“Our cargo volumes have steadily risen”: Interview with Bindu Ranasinghe, Senior Assistant General Manager-Commercial and Marketing, Hambantota International Port Group (Pvt) Ltd.

Interview with Bindu Ranasinghe, Senior Assistant General Manager-Commercial and Marketing, Hambantota International Port Group (Pvt) Ltd.

What are the different types of cargo handled at the Hambantota International Port?

The Hambantota International Port (HIP) is a multipurpose port providing a variety of services across several business sectors. The port handles dry bulk, breakbulk, liquid bulk [liquefied petroleum gas (LPG)], roll-on/roll-off (ro-ro), container and passenger and project cargoes.

The Hambantota Intern­ational Port Group (HIPG) has signed TSAs with several leading shi­p­ping lines transporting ro-ro cargo and, positi­o­ned the port as a recognised transshipment hub.

HIP offers shippers many advantages such as a deep-water port, a skilled labour force, the capability of handling deep draught vessels, a lo­cation that requires no deviation from the main shipping route and thereby enables a saving on bunkers, and competitive stevedoring rates.

What are the various services offered by HIP?

In addition to cargo operations and maritime services, HIP provides a wide range of client and industry-specific services such as bunkering, fu­el oil testing laboratory services, ship repairs, ship chandelling, underwater services, surveys, crew changes and the provision of sea marshals. It also offers services like stevedoring, navigational services such as pilotage, tug and mooring services, freshwater and shore power, bonded facilities, and warehousing. HIP can accommodate vessels of any size, from small- to medium-sized ships and large tankers.

Early this year, the port launched the wholesale supply of Marine Bunker fuels, together with strategic partner Sinopec Fuel Oil Lanka Limited. Located on the Indian Ocean rim where 50 per cent of the world’s maritime oil is traded, HIP has great potential to position itself as an energy hub.

The port’s bunkering operations conform to IMO 2020 regulations on reducing sulphur oxide emissions. The bunkering facility and tank farm at Hambantota consist of 14 tanks with a total storage capacity of 80,000 m3.

HIP has an industrial park demarcated for heavy and light industries and the food processing industry. It has already signed several agreements with global manufacturers for exports in the HIP industrial park, and offers supply chain facilities for raw materials and investor-friendly benefits. As a one-stop logistics platform, HIP offers an integrated services package that could be tailor-made to individual customer needs.

How does HIP plan to expand its infrastructure? Are there any modernisation/mechanisation and expansion plans under way?

Infrastructure development is happening within the port industrial zone and the wharf-side simultaneously. HIP has made a considerable investment in developing a bulk cargo warehousing project with facilities for fertiliser distribution locally and internationally. Early this year, we entered into a partnership agreement to provide bagging facilities for bulk cargo vessels calling at the port. Our next initiative is to develop covered warehousing facilities to store bagged cargo. The development of a container freight station is also in the pipeline. The port is planning on developing its existing container handling facilities by investing in ship-to-shore cranes with the required specifications to handle larger container carriers, supported by the required yard cranes and equipment. The port will also invest further in expanding the infrastructure for the development of the ro-ro business including the expansion of the ro-ro yard.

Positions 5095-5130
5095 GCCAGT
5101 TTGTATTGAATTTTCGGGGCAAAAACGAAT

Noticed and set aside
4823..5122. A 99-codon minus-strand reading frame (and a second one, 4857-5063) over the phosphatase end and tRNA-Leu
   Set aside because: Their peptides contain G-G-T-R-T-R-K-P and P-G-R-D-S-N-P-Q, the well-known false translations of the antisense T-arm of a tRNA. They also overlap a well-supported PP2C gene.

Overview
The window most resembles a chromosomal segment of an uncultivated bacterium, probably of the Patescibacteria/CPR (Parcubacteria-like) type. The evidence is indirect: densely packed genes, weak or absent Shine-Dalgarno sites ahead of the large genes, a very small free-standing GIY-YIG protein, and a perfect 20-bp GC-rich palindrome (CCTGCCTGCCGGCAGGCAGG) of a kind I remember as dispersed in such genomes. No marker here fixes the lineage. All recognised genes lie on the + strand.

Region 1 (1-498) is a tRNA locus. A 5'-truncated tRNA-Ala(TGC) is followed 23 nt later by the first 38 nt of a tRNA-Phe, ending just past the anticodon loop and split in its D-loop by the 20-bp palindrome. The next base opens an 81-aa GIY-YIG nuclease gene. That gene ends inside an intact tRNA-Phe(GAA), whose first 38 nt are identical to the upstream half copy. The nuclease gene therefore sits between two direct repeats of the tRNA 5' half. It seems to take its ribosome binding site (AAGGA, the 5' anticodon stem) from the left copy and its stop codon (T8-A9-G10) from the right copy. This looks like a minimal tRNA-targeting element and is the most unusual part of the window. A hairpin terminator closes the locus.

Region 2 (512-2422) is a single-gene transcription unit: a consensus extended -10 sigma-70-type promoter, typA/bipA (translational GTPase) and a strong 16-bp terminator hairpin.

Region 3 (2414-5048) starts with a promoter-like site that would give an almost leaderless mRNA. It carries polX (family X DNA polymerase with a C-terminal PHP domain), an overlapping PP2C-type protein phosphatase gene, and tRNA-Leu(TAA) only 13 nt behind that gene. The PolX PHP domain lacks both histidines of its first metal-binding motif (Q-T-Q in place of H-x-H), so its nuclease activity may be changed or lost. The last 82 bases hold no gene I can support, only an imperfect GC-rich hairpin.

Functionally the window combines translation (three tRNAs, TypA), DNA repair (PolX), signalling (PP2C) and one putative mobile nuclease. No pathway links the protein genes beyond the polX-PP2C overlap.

How has the outbreak of Covid-19 impacted the port’s operations/commitments? What steps were taken in response to the pandemic?

Since cargo handling, especially ro-ro cargo, is a labour-intensive operation, the pandemic had a fairly high impact overall. But HIP maintained an effective system where we operated in a bubble. We divided operations personnel into two groups, so that one team was available in case the other had an issue. Although this meant operating with increased manpower, which, in turn, increased our operational costs, the port was able to achieve and maintain high productivity levels and provide 24×7, 365 days operations to its customers. With international best practices and an excellent health and safety system in place, our cargo volumes have steadily risen, despite the challenging circumstances.

Notably, the port went through rigorous safety and environment audits and obtained the ISO 9001:2015 for quality; ISO 14001: 2015 for Environmental Protection and ISO 45001:2018 for Occupational Health and Safety during this period. As a socially conscious corporate, HIPG provided funding to establish a full-fledged PCR testing laboratory at the Hambantota District General Hospital.

How has the global container shortage im­pacted port operations? What steps is the group taking to ensure business continuity?

Since we do not handle regular container callers as yet, there was no significant impact on HIP.

Given India’s strategic location on the global maritime network, how is the group planning to increase cargo handling with Indian ports? What are its future plans and targets in this regard?

Sri Lanka has played the role of a gateway for Indian cargo over so many decades, with mutual benefit to both countries, and we feel it will continue to do so into the future. Due to the huge consumer market and location, a lot of original equipment manufacturing plants are stationed in India. Given that HIP is a deep-water port and its locational advantage, we play a hub role for Indian ro-ro cargo.